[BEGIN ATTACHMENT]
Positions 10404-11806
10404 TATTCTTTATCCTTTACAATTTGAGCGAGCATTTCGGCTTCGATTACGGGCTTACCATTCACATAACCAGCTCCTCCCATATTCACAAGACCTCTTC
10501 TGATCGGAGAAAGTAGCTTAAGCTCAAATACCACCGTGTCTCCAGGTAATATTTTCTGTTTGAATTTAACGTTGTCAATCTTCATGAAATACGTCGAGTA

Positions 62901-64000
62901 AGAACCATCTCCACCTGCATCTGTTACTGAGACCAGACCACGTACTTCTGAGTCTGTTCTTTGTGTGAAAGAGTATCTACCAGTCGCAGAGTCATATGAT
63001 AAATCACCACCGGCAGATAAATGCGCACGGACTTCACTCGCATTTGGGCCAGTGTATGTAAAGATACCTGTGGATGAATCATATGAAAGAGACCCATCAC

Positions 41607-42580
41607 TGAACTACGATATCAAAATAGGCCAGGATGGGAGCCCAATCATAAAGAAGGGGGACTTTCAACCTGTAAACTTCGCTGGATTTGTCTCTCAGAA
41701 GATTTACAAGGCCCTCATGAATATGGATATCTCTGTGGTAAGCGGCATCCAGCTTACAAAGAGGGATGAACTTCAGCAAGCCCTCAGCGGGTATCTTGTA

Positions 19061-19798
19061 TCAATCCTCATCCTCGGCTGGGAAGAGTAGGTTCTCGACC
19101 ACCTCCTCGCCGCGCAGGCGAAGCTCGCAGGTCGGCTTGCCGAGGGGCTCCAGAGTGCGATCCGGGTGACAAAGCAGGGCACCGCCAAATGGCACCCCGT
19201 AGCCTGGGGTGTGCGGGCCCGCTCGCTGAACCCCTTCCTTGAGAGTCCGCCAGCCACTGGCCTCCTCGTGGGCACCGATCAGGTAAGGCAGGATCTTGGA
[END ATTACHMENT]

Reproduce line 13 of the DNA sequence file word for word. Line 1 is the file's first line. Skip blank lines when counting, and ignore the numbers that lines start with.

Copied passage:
19201 AGCCTGGGGTGTGCGGGCCCGCTCGCTGAACCCCTTCCTTGAGAGTCCGCCAGCCACTGGCCTCCTCGTGGGCACCGATCAGGTAAGGCAGGATCTTGGA